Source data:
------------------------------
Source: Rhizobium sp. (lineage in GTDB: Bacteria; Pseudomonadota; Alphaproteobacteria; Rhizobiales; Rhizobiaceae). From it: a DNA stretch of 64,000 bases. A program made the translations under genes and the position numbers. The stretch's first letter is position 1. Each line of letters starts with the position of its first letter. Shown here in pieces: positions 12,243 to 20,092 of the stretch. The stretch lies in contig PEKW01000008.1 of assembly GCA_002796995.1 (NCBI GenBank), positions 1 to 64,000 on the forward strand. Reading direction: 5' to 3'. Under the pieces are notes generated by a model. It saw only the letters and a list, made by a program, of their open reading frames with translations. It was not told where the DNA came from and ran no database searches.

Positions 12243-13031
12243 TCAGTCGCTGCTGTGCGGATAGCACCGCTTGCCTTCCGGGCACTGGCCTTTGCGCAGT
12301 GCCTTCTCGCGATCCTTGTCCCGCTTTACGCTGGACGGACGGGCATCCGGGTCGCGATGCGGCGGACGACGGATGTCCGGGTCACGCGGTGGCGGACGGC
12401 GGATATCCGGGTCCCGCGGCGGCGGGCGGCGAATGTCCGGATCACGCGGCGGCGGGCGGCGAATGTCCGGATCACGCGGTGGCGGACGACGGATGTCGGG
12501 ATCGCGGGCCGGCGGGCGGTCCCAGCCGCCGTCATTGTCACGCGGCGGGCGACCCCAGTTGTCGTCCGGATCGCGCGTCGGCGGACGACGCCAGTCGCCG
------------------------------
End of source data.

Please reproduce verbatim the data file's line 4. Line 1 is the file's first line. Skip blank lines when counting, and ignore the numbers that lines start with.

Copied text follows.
12301 GCCTTCTCGCGATCCTTGTCCCGCTTTACGCTGGACGGACGGGCATCCGGGTCGCGATGCGGCGGACGACGGATGTCCGGGTCACGCGGTGGCGGACGGC